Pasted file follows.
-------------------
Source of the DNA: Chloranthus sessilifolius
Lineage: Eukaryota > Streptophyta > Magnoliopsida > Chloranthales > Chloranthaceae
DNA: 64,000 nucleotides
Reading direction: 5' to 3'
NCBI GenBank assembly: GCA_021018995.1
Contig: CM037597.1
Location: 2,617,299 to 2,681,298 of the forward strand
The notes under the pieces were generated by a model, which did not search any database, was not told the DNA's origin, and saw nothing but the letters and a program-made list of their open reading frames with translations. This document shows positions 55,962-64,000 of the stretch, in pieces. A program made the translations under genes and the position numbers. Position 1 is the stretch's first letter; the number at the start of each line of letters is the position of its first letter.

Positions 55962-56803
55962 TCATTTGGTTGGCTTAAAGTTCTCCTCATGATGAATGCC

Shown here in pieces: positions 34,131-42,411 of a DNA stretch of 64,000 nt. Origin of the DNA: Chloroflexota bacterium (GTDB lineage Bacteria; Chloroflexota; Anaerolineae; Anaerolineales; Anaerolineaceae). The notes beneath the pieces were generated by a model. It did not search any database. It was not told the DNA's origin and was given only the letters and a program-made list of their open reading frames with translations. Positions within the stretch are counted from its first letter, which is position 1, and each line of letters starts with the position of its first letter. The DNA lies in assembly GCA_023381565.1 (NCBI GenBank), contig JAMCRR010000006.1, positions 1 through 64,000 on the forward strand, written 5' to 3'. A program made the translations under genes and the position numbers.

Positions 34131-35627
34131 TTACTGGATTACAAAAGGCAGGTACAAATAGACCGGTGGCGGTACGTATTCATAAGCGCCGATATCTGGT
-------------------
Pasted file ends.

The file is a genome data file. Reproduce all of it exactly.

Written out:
Source of the DNA: Chloranthus sessilifolius
Lineage: Eukaryota > Streptophyta > Magnoliopsida > Chloranthales > Chloranthaceae
DNA: 64,000 nucleotides
Reading direction: 5' to 3'
NCBI GenBank assembly: GCA_021018995.1
Contig: CM037597.1
Location: 2,617,299 to 2,681,298 of the forward strand
The notes under the pieces were generated by a model, which did not search any database, was not told the DNA's origin, and saw nothing but the letters and a program-made list of their open reading frames with translations. This document shows positions 55,962-64,000 of the stretch, in pieces. A program made the translations under genes and the position numbers. Position 1 is the stretch's first letter; the number at the start of each line of letters is the position of its first letter.

Positions 55962-56803
55962 TCATTTGGTTGGCTTAAAGTTCTCCTCATGATGAATGCC

Shown here in pieces: positions 34,131-42,411 of a DNA stretch of 64,000 nt. Origin of the DNA: Chloroflexota bacterium (GTDB lineage Bacteria; Chloroflexota; Anaerolineae; Anaerolineales; Anaerolineaceae). The notes beneath the pieces were generated by a model. It did not search any database. It was not told the DNA's origin and was given only the letters and a program-made list of their open reading frames with translations. Positions within the stretch are counted from its first letter, which is position 1, and each line of letters starts with the position of its first letter. The DNA lies in assembly GCA_023381565.1 (NCBI GenBank), contig JAMCRR010000006.1, positions 1 through 64,000 on the forward strand, written 5' to 3'. A program made the translations under genes and the position numbers.

Positions 34131-35627
34131 TTACTGGATTACAAAAGGCAGGTACAAATAGACCGGTGGCGGTACGTATTCATAAGCGCCGATATCTGGT